Friday, June 17, 2016

Lessons in Grandparenting

Even though the title of Lesley Stahl's book is Becoming Grandma, grandpas will learn a lot from the wisdom, experience, interviews, and research presented by this charming, smart journalist . . . and grandma. Also, the parents of the grand children will learn lessons, especially the in-laws—mother-, father-, daughter-, and son-.

Here are a few excerpts from among many, many lessons presented:

"In fact, it appears that we humans are at our unhappiest in our late thirties and forties. We bottom out in our early fifties, then keep getting happier through our sixties and seventies and even beyond, until disability kicks in."

"Relationships with grandfathers usually grow stronger as children age. Kids tend to prefer Gramma at first, but then things even out."

"It reminds me me of something Tom Brokaw said: 'For parents, bribery is a white-collar crime; for grandparents, it's a business plan!' "

"I used to think life had four necessities: food, oxygen, love and friendship. Now I know there's a fifth: purpose."


Here is the book trailer:






Friday, June 10, 2016

Independent Teacher - Latest Edition

Click over to the latest edition of NAIS's Independent Teacher online magazine — for teachers and by teachers.


From the Editor, Stan Izen


"We sometimes forget about the importance of allowing students to be themselves, that one of our primary jobs as teachers is to promote the development of individual personalities, to make space for idiosyncrasies. . ."

Friday, June 3, 2016

Great Grit Resources


Angela Duckworth has made a name for herself with one word: Grit. After reading her first book and seeing her TED Talk, I am convinced that she has been on to something for a long time. Here are two quotes from her book:

"Together, the research reveals the psychological assets that mature paragons of grit have in common. There are four. . . and they tend to develop over the years, in a particular order.
  • Interest
  • Practice
  • Purpose
  • Hope" (pg. 91)
"If you want to bring forth grit in your child, first ask how much passion and perseverance you have for your own life goals. Then ask yourself how likely it is that your approach to parenting encourages your child to emulate you. If the answer to the first question is 'a great deal,' and your answer to the second is 'very likely,' you're already parenting for grit." (pg. 216)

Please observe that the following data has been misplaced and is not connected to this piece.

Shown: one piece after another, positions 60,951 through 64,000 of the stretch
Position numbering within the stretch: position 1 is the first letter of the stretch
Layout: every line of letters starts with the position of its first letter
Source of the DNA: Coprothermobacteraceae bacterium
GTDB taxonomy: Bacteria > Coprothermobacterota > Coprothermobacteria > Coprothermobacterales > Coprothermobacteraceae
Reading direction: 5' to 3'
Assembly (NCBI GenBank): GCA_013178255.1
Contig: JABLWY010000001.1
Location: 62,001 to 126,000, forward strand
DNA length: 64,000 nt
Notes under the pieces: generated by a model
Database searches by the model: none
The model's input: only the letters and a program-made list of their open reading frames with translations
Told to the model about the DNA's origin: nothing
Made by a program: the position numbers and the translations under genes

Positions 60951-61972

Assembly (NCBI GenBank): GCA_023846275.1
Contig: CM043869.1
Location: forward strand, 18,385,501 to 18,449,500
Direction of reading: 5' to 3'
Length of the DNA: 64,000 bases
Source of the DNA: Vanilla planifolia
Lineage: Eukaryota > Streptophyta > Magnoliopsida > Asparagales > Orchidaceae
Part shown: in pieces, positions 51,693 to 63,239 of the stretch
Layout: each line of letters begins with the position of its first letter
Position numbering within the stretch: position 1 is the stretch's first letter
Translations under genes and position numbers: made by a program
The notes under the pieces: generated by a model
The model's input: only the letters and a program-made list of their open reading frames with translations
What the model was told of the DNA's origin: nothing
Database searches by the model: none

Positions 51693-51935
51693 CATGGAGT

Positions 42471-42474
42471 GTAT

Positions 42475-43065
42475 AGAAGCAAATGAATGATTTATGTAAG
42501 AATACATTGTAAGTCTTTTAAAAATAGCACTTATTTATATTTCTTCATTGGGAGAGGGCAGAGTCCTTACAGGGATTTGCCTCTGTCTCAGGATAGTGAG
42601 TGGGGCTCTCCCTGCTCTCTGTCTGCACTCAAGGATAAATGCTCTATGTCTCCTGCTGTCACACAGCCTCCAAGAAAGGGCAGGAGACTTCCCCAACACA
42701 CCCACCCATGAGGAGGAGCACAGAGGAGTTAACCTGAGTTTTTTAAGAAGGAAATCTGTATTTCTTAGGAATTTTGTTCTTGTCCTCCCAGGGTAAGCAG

I highly recommend her book, and you may want to check out these recent gritty articles.

"Is Grit Overrated?" by Jerry Useem [The Atlantic]

"Is 'grit' overrated in explaining student success? Harvard researchers have a new theory." by Jeffrey J. Selingo [The Washington Post]







Friday, May 27, 2016

Consulteering — Kerry Hanon interviews Me for NYTimes


It all began when I was a member of the New York State Association of Independent Schools (NYSAIS) planning committee for the June 29, 2015 workshop "What's Next" Retirement and Beyond For Educators. That's when I met our keynote speaker author Kerry Hannon. I presented a session at the workshop, "Transition II: Consulting and Volunteering" Kerry attended the session and asked if I might be interested in being interviewed for a future New York Times article. I could not say "Yes" fast enough. Well, here is the article Kerry wrote — "Work a Little, Play a Little: A New Retirement Strategy."

Click over to Kerry's website to see and hear the good work she is doing. Here are a few of her most recent books:
• What's Next? Updated: Finding Your Passion and Your Dream Job in Your Forties, Fifties, and Beyond
Love Your Job: The New Rules for Job Happiness
Getting the Job You Want After 50 For Dummies




Friday, May 20, 2016

Avery's Transition From Home Schooling to School


Avery's transition from male to female began when she was four. Listen to this beautiful NPR story as told through her mother Debbie Jackson.

Friday, May 13, 2016

How to Make Stress Your Friend

Whether you are a teacher, student, or parent who has experienced stress at some point in your life, you will want to watch and hear Kelly McGonigal talk about how to make stress your friend.


Friday, May 6, 2016

Guiding Students Toward What They Might Like to Read


Found in this week's . . . 


“ 'Over my 40-year teaching career, I can vividly recollect three books that challenged my colleagues and me — Mark Twain’s Adventures of Huckleberry Finn, Mark Mathabane’s Kaffir Boy, and Cecily von Ziegesar’s Gossip Girl series — in three different schools, each 10 years apart.'

Former Head of School Dane Peters writes from experience about one of every educator’s greatest challenges: making book recommendations when you have to balance what students like, what’s popular, and what parents think is appropriate. Also featured in the current issue of the online Independent Teacher magazine is thoughtful coverage on everything from teaching world religions to using the Socratic method.”


The NAIS Bulletin delivers timely news and links to resources about major issues affecting the independent school community. If your colleagues would like to receive the Bulletin, please have them email schoolupdate@nais.org.

Friday, April 29, 2016

The Value of Education

Found on the Internet recently . . .




A father told his 3 sons when he sent them to the university: "I feel it's my duty to provide you with the best possible education and you do not owe me anything for that. However, I do want you to appreciate it. As a token, please each put $1,000 into my coffin when I die."


And so it happened. His sons became a doctor, a lawyer and a financial planner, each very successful financially. When their father’s time had come and they saw their father in the coffin, they remembered his wish. First, it was the doctor who put ten $100 bills onto the chest of the deceased. Then, came the financial planner who also put $1,000 there.  Finally, it was the heartbroken lawyer's turn.   He dipped into his pocket, took out his checkbook, wrote a check for $3,000, put it into his father's coffin and took the $2,000 cash. He later went on to become a member of Congress…

Friday, April 22, 2016

Being Black


In Between the World and Me, the author Ta-Nehisi Coates uses the book to write a letter to his son. Here is a poignant excerpt that will give you a flavor of his passionate letter: